Thalassemia Disorders

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Nikki Sajudin

Thalassemia Disorders

At age eleven, I remember my doctor announcing that I had B thalassemia trait minor and I was a carrier. It did not strike me as hard as it did when I found out that a friend’s aunt has recently passed away from being defeated by B Thalassemia Major. In the years to come, I understood that the only way I could make sure I had happy healthy children, was to dive into genetic counseling with whoever was to become my husband. When the time came I was over joyed to find out that my spouse was not a carrier and went on to having two amazing boys. One who is also a carrier of B Thalassemia Trait. The disorder that causes me mild anemia was passed from my paternal grandmother, to my father, to me and my youngest son. I am fortunate and very grateful for the diagnosis at age eleven. I now can ensure that youngest son will go on to raising his very own happy healthy children.

Thalassemia is a group of related blood disorders that cause abnormal hemoglobin production. It is a genetic disorder that is recessive; therefore both parents must be carriers to pass on the disorder in its major form. Thalassemia is categorized into two types, major and minor. Individuals suffering from the major form, tend to need frequent blood transfusions in order to survive. (Garrison & Peterson ) Other names for Thalassemia disorders are: Mediterranean Anemia, Sickle Cell Anemia, and Cooley’s anemia (named after the first physician who diagnosed it). Thalassemia disorders are commonly found in people from Mediterranean decent, South East Asia, South Asia, the Middle East, China and the Caribbean. It appears that Thalassemia arose in the areas of the world where Malaria was an epidemic. In South Africa many people with Malaria developed Sickle cell Anemia. (Garrison & Peterson )

With increased migration of people from these countries into the United States; inter-marriage increasing between people from different ethnic backgrounds, more Hispanics and Latinos are affected by Thalassemia disorders.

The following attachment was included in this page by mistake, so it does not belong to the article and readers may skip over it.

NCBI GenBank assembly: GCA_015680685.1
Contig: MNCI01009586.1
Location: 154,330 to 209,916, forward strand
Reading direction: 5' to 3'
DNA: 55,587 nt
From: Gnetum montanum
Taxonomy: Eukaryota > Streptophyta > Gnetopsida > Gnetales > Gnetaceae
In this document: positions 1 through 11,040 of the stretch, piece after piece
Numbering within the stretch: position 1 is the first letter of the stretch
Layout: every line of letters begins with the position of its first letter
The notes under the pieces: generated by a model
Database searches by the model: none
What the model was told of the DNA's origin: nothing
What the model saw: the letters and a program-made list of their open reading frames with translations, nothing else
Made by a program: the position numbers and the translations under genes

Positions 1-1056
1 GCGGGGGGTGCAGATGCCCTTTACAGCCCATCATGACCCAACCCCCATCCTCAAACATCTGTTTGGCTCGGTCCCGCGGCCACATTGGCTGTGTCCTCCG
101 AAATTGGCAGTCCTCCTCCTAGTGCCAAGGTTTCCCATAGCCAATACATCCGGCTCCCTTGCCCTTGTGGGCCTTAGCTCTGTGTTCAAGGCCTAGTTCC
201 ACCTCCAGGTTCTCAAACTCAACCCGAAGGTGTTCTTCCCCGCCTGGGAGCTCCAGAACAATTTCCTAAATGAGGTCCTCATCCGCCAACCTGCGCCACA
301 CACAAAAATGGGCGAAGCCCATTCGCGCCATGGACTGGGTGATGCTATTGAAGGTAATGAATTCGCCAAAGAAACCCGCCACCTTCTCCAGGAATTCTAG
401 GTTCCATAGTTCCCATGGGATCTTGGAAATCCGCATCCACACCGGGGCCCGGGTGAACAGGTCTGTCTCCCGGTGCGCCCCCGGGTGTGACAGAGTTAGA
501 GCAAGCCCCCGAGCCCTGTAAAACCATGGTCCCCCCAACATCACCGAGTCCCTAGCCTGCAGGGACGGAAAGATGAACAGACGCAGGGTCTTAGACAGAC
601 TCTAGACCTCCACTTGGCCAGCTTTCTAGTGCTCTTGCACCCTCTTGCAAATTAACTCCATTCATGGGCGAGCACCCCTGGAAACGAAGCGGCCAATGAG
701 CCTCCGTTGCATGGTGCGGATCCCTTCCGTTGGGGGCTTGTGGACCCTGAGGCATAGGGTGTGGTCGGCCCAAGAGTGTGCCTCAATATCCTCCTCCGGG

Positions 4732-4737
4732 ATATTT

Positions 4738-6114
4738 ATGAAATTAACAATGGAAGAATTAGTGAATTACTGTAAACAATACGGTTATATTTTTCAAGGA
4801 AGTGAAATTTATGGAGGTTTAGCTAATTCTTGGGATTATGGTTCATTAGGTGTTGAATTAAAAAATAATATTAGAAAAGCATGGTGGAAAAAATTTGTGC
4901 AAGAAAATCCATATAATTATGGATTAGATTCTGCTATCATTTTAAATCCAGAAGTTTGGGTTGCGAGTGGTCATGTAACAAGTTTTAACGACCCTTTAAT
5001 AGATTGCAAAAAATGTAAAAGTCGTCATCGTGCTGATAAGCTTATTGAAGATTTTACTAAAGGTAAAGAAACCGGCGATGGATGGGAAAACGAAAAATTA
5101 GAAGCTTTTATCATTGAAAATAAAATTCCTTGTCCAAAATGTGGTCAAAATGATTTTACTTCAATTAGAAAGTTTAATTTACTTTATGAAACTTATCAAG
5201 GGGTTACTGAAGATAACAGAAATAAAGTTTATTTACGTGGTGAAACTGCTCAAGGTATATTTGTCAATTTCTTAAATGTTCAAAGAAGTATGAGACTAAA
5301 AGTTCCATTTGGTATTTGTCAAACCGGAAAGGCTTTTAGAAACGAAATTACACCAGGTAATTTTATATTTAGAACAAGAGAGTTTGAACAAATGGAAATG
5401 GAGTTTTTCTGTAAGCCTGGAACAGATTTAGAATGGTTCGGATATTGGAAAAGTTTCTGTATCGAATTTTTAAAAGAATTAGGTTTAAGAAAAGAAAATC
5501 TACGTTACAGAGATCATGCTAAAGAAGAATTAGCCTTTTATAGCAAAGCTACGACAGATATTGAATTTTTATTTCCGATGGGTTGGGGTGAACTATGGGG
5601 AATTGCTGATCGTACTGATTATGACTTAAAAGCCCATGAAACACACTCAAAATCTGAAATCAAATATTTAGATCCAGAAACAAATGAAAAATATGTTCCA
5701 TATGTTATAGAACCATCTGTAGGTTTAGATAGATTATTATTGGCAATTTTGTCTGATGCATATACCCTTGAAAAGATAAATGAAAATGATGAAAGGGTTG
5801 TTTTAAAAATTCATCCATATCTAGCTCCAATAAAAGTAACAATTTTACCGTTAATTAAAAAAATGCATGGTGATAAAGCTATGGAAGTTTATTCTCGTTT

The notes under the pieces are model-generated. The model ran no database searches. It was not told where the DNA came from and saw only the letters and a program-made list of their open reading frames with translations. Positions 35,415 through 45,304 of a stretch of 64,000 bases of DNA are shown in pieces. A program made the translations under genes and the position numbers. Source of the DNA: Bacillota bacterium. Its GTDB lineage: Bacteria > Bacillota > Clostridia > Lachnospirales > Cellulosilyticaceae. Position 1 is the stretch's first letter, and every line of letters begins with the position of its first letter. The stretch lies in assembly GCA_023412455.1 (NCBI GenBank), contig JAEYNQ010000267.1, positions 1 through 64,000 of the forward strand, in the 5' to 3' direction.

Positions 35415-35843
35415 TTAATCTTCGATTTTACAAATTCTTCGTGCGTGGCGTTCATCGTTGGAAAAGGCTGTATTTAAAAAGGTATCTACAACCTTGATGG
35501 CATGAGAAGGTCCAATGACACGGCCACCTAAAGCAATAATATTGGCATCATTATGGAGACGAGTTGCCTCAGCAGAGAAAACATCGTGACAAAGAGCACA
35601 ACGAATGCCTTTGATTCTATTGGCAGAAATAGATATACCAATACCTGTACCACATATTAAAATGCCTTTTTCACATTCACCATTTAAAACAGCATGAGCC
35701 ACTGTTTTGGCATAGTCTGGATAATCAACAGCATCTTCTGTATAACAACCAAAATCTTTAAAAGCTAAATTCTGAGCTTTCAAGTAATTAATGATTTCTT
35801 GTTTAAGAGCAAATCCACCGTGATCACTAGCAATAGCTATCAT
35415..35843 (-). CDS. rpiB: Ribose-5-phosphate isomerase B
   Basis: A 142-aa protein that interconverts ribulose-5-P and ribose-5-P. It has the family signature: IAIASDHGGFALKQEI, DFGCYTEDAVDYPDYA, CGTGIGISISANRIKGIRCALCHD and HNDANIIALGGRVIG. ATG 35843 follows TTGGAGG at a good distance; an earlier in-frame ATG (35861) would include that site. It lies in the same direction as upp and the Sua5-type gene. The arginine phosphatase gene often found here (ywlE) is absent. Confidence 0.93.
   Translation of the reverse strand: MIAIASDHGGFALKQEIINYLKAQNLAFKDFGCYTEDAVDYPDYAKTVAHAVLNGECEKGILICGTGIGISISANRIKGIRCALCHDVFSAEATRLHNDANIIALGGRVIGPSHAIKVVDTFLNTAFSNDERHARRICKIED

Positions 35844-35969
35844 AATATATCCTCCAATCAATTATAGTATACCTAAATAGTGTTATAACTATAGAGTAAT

“Thalassemia is the most common inherited single gene disorder in the world.” (www.thalassemia.us) The Thalassemia’s can be broken down into two main types, Thalassemia A and Thalassemia B, each yielding sub disorders.

To understand more about the distinction of these disorders, we must first look at hemoglobin. Hemoglobin contains proteins called globins. Hemoglobin production involves two sets of genes. The genes are produced on different chromosomes which in turn produce two different pairs of proteins, alpha globin and beta globin. Each will contain two alpha and two beta proteins. (http://medical-dictionary.thefreedictionary.com/hemoglobin) When hemoglobin is functioning properly it binds and releases oxygen. This occurs when the two alpha proteins are connected to the two beta proteins. The gene for alpha globin is located at chromosome 16 and the gene for beta globin is located at chromosome 11. (Garrison & Peterson ) (www.webmd.com/atozguide/thalassemia-topic-overview, 2011)

Parents determine the genes that their children inherit, therefore, “Thalassemia will occur if one or more of the genes fail to produce protein.” (www.nhlbl.nih.gov/health-topic/topics/Thalassemia) A defective beta globin will result in Beta Thalassemia and a defective alpha protein will result in Alpha Thalassemia.

There are several types of Thalassemia A. The A types include the following: Silent Carrier State – this form is difficult to detect and generally causes no health issues. (www.thalassemia.us) Hemoglobin Constant Spring – this form gets its name from where it was found in Jamaica. Like Silent Carrier, individuals do not experience health issues. (www.thalassemia.us) Thalassemia Trait- In Thalassemia Trait there is an increased lack of alpha proteins. It is often confused with iron deficiency anemia. Individuals have mild anemia because of smaller red blood cells. (www.thalassemia.us) Hemoglobin H...
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